From left, Tustumena Elementary School fourth-graders David Burrow, Ayla Bunch and Levi Michael pull out salmon innards during a fish dissection Friday. Alaska Department of Fish and Game biologist Patti Berkhahn visited the class to teach students about fish anatomy and ecology.
Photo by Jenny Neyman
Fourth-graders in David Michael's Tustumena Elementary School class were interested in the parts of a salmon that most people aren't.
They weren't concerned with how much fight the fish might give them on the end of a line or the size of the fillet they may get for dinner.
It was the guts and goo generally cut out and discarded, left for gulls or washed back into the water that they were hunting for egg sacks and gill arches, digestive systems and eyeballs.
"I'm going to show you something that you'll always remember, and I'm sure your parents will thank me for it later," said Alaska Department of Fish and Game biologist Patti Berkhahn, as she showed students how to use their index fingers to pop out the silvery spheres. There were a few "eews," but they were mostly drowned out by the shouts of "cool" and jokes about "keeping an eye" on someone.
The class spent the afternoon Friday dissecting pink salmon and northern pike to learn about the fish inside and out. Berkhahn started the lesson with an explanation of fins and how fish move in the water, pointing out the steering and balance fins, and the caudal peduncle, where fish get their swimming power.
"What a nice challenge word that would be for spelling," Michael told the class, to a chorus of protests.
Then it was on to the innards. Berkhahn, Michael and retired Fish and Game biologist Gary Todd cut the specimens open, and the students took turns fishing out organs, while Berkhahn explained what everything was.
For the pike, students pulled out the stomachs and the adults helped them squeeze out the contents to see what the voracious, invasive fish found for a last meal before Fish and Game found them with their nets.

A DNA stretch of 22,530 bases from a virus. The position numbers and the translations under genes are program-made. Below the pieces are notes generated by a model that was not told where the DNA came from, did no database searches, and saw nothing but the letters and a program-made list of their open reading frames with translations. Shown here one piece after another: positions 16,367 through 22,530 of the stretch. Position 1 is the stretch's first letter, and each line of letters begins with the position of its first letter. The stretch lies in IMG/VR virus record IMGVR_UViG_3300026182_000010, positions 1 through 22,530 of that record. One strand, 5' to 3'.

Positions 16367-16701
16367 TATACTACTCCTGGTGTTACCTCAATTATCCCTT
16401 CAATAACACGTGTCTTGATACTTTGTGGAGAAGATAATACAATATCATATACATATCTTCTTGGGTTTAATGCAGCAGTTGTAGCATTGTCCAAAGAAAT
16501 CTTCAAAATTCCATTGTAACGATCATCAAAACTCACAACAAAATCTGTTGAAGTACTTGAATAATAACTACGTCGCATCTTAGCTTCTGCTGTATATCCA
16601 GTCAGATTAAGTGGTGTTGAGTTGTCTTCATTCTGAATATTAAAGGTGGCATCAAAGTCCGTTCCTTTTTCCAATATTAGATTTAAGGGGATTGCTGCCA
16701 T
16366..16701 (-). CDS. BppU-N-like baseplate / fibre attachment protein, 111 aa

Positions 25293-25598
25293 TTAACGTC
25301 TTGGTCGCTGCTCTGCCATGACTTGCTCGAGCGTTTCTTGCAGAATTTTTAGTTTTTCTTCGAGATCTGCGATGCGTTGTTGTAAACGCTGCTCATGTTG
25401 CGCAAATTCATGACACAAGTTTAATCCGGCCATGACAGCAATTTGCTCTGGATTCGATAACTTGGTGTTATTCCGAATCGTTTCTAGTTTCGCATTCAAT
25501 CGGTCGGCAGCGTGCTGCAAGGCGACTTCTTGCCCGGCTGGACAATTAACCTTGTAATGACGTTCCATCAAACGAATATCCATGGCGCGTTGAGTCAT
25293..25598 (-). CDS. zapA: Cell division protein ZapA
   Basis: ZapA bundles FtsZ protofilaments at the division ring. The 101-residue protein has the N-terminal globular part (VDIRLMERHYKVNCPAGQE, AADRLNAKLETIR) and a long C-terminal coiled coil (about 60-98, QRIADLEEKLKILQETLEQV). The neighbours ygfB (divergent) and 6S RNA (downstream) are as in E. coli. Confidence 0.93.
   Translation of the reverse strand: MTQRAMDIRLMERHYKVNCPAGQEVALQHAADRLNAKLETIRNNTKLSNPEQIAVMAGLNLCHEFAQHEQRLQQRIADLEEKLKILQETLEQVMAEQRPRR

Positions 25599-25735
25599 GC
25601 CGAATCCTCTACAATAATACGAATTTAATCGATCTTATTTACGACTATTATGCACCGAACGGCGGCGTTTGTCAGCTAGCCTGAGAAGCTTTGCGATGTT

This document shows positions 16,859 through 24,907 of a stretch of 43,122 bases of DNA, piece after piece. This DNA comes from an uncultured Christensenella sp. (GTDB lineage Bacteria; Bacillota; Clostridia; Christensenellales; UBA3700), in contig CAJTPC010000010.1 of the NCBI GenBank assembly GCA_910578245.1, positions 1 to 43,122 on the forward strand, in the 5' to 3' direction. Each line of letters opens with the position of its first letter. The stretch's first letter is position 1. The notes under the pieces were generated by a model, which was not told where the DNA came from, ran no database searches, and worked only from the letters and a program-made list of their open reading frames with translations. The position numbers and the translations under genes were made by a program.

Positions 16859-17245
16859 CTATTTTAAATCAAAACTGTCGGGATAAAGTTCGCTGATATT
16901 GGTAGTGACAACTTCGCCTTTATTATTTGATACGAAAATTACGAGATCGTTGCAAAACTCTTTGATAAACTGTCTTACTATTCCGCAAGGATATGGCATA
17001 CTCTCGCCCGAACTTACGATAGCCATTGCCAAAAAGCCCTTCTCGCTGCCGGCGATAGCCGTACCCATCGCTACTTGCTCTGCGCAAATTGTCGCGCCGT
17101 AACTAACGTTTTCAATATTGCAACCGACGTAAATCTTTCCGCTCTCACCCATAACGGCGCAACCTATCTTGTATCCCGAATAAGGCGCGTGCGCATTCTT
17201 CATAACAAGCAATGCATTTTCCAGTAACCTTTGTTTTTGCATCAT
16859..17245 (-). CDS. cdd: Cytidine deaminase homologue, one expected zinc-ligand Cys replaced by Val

After the fish carcasses and piles of innards were wrapped up and put in the trash, the lesson continued with a review to give students a chance to retain what they learned without fish guts and eyeballs stealing their attention.
"That gobbler thing," one student guessed, when Berkhahn asked about the gal bladder.
Students even got a bonus tip on how to clean up lingering fishiness a shot of shaving cream in their hands.
"You moms and dads might wonder what we were doing if you came home smelling like fish," Michael said.
Berkhahn has 25 schools on the Kenai Peninsula involved in some form of salmon study during the school year, from learning about the watershed and how it's affected by pollution, to hatching eggs, releasing the fry and dissecting adult fish. She tries to get to each school at least once and can adapt the lesson to any age students, with younger kids not getting into too much detail and high school students dissecting everything, including the brain.
For Michael's fourth-grade class, the lesson focused on anatomy and ecology. Berkhahn explained how each part of the fish is suited to its watery environment.
"If you ever have to put a fish back, class, I hope you won't put your finger in those gills or let it knock around on the ground," Michael said, to highlight Berkhahn's point about how fragile fish are out of the water.
That's the overall goal of the lesson, that knowledge about salmon will breed respect for the resource.
"I didn't want kids to think if we let this fish run be destroyed, we could get new ones. The idea of the program is to instill stewardship," Berkhahn said. "I hope as they grow older, they'll remember this. They could be the fishery biologists of the future."
Jenny Neyman is the communications specialist at the Kenai Peninsula Borough School District. She can be reached at email@example.com.
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